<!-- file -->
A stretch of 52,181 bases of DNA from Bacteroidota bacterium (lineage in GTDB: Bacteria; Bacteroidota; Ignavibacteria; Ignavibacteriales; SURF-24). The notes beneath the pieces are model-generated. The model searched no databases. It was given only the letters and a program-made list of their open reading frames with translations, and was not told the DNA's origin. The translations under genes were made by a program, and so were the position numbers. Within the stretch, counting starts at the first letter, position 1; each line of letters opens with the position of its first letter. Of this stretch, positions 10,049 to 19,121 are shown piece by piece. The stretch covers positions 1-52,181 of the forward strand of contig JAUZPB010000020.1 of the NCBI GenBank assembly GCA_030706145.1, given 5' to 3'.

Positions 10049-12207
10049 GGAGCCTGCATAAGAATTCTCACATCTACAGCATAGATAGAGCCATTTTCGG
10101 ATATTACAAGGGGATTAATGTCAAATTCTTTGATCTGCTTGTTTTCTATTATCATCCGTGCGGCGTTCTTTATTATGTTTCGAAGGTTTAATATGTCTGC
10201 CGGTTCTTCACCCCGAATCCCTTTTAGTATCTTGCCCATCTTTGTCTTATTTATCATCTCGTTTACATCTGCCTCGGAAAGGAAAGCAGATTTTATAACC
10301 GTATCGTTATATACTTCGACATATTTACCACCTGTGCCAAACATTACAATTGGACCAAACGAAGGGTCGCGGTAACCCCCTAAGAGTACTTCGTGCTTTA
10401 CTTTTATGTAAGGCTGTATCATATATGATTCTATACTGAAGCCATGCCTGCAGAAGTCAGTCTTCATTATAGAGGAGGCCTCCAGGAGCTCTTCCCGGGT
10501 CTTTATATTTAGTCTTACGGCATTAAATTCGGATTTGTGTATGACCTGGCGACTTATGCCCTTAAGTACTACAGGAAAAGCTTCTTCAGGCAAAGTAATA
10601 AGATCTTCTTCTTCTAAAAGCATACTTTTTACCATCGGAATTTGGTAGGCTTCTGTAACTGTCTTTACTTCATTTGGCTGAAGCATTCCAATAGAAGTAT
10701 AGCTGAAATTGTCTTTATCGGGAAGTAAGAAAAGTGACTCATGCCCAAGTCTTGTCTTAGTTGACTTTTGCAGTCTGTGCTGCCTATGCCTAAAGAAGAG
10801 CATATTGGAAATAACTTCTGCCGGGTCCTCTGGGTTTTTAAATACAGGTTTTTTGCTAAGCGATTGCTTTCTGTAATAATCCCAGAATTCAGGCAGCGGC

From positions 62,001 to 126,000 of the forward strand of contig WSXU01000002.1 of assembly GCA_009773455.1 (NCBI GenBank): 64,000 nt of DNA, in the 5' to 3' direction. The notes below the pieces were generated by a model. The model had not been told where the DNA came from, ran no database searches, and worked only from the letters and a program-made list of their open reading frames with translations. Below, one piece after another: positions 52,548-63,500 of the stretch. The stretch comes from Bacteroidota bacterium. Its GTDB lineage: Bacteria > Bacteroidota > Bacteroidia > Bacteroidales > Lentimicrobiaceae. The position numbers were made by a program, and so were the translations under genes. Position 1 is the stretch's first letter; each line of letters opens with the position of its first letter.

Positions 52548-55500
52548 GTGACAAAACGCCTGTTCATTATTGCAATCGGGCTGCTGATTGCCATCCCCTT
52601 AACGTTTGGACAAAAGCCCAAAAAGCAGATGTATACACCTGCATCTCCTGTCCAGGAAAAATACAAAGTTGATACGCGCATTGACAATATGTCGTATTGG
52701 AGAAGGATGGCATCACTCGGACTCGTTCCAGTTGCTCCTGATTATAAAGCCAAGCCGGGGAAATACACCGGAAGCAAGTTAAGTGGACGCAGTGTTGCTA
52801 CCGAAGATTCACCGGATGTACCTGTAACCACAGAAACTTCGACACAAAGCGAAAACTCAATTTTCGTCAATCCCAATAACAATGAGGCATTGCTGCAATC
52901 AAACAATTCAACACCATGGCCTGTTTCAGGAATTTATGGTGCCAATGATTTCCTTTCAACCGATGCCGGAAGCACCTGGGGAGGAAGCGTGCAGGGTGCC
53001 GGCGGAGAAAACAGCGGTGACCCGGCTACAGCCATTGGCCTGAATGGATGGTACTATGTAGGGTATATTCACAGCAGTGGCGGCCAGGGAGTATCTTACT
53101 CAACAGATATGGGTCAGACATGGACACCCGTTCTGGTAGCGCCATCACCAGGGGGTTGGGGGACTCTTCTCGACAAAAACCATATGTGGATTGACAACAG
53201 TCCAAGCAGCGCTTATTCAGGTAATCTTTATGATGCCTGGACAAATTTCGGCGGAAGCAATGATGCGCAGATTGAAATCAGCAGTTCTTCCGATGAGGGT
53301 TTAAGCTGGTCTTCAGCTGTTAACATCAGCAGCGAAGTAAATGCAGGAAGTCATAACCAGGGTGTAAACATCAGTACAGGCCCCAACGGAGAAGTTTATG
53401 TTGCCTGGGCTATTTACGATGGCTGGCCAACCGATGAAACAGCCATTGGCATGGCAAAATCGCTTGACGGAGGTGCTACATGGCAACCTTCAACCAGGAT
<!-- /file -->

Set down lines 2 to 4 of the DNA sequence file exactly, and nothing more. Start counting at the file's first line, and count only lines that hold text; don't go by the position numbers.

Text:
Positions 10049-12207
10049 GGAGCCTGCATAAGAATTCTCACATCTACAGCATAGATAGAGCCATTTTCGG
10101 ATATTACAAGGGGATTAATGTCAAATTCTTTGATCTGCTTGTTTTCTATTATCATCCGTGCGGCGTTCTTTATTATGTTTCGAAGGTTTAATATGTCTGC